“Truth is what you’ve experienced. It’s what you know.” So says Taylia Chatterjee, the first-person narrator of Australian-Canadian author Fariha Róisín’s debut novel. Taylia voices what has become a staple of postmodern, therapy-inspired philosophy: truth is mutable depending on individual experience. Real, objective truth – Truth with a capital T – is an illusion, subsumed in what has come to be referred to as “your truth” or “her truth” or “my truth.”
It’s a pose that Róisín’s own novel puts the lie to. Taylia grows up under the shadow of her pretty, older sister, Alyssa, and the critical eyes of her parents – her overbearing father, “a closeted law-abiding coconut” of Bengali heritage, and her Jewish-American mother. Taylia spends her childhood and early adolescence convinced she is unattractive, unskilled, and unworthy of affection. But the entire trajectory of her narrative in Like a Bird proves otherwise. The story follows the character’s journey away from her tony home on Manhattan’s Upper West Side to the wilds of the inner city, where she undergoes a personal and spiritual awakening, locating one woman who acts as surrogate mother, another who befriends her at a time of need, and a network of companions who accept her for who she is and allow her to blossom into her authentic self – a self that was always there, whether or not Taylia was able to recognize or acknowledge it.
What then is the enduring truth about her and her character?
This, as much as anything, is the question at the heart of Róisín’s novel. The first-person narration positions the reader squarely within Taylia’s psyche, prey to trauma and pain that scar her and doggedly follow her throughout the story. Her sister’s suicide is an open wound that manifests in the reappearance of Alyssa as a ghostly figure following her death. The other major trauma is a gang rape Taylia endures at the hands of a family friend and his buddies. This scene is presented directly and the language is rough and uncomfortable. It is not gratuitous, however: the assault is psychologically devastating for Taylia, who closes herself off and refuses to speak about it for much of the novel as a means of protecting herself from the lingering effects of the violence and violation. A second violation occurs immediately following, when her parents eject Taylia from the family home, preferring to believe her rapist’s concocted story over their own daughter.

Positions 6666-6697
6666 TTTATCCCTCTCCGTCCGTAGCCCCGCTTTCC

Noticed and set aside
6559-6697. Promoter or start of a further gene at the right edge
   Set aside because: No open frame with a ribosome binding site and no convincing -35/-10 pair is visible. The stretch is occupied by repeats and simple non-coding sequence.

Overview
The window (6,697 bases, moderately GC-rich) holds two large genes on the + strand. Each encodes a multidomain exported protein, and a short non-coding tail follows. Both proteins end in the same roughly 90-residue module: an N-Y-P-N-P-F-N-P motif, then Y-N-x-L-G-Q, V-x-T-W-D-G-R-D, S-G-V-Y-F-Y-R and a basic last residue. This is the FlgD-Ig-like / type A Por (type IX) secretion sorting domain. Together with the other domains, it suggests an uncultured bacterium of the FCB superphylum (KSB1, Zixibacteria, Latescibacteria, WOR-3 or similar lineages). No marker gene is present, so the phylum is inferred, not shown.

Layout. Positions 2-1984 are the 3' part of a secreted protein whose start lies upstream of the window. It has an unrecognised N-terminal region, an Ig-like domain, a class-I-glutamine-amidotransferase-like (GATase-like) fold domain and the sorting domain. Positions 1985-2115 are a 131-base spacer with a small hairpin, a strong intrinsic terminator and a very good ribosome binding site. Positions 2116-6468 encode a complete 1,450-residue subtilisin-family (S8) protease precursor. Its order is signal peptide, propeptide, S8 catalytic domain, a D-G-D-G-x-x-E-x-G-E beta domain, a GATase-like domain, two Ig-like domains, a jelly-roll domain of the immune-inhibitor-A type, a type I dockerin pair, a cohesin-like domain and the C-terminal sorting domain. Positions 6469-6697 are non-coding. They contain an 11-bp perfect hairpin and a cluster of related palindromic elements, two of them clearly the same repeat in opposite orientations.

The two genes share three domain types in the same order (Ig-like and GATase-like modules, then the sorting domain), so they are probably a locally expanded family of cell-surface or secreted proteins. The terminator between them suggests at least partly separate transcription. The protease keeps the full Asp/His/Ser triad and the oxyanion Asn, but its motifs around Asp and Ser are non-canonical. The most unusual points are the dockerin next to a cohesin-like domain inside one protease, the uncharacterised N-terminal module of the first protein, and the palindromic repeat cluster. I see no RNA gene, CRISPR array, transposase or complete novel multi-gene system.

Her past experience makes it understandably difficult for Taylia to trust anyone, at least until she happens into a café run by Khadijah (“Kat”), who more or less adopts the wayward young woman, giving her a job, a place to live, and – for the first time – something resembling unconditional love and acceptance. The safety that Kat provides allows Taylia to begin to tentatively open herself to more positive influences and experiences, including a sexual relationship with Ky. That liaison leads to pregnancy and a friendship with Tahsin, whose husband – Ky’s brother, Roman – has died suddenly. Roman’s death, like Alyssa’s, is not narrated, perhaps because Taylia is incapable of confronting the details directly; on the level of dramaturgy, these elisions operate as lacunae that leave the incidents underdeveloped on an affective level.
“What do you define as freedom?” Alyssa asks Taylia early on, to which Taylia says that freedom for her is a lack of boundaries. “Like a bird,” Alyssa responds. The corollary to this – many birds live in cages – remains unspoken. The novel is at its best when it is interrogating the collision between freedom and stability, both of which Taylia yearns for in combination. A highly intelligent young woman – she expresses gratitude to a teacher who introduces her to the novels of Toni Morrison – Taylia possesses an inquisitive and probing mind that is constantly turning over the events and experiences in her life, examining them from different angles, always poised on the knife-edge between self-absorption and self-awareness. Early in the novel, she recalls learning the word “atomization,” which her dictionary defines as the “process of separating something into fine particles.” This, as much as anything, is a serviceable description of what Taylia attempts to do with herself and those around her.
Like a Bird is a story of survival, endurance, and self-actualization. If it relies a bit too much on the trendy jargon of therapeutic wellness, this is mitigated by Taylia’s granular dissection of her surroundings, which helps lend the story a propulsion that keeps the reader invested. The anger that emerges in the latter stages of the narrative is cathartic and the arc from despair and confusion to hope – the book ends with the birth of a child – is a paean to the possibility of building a better world than the one we have inherited. Róisín’s zeitgeisty novel hits notes that are certain to resonate with a large and appreciative readership, and her narrator’s experiences provide a window onto a world that is individual but also relatable to anyone who has ever felt out of place in their own skin.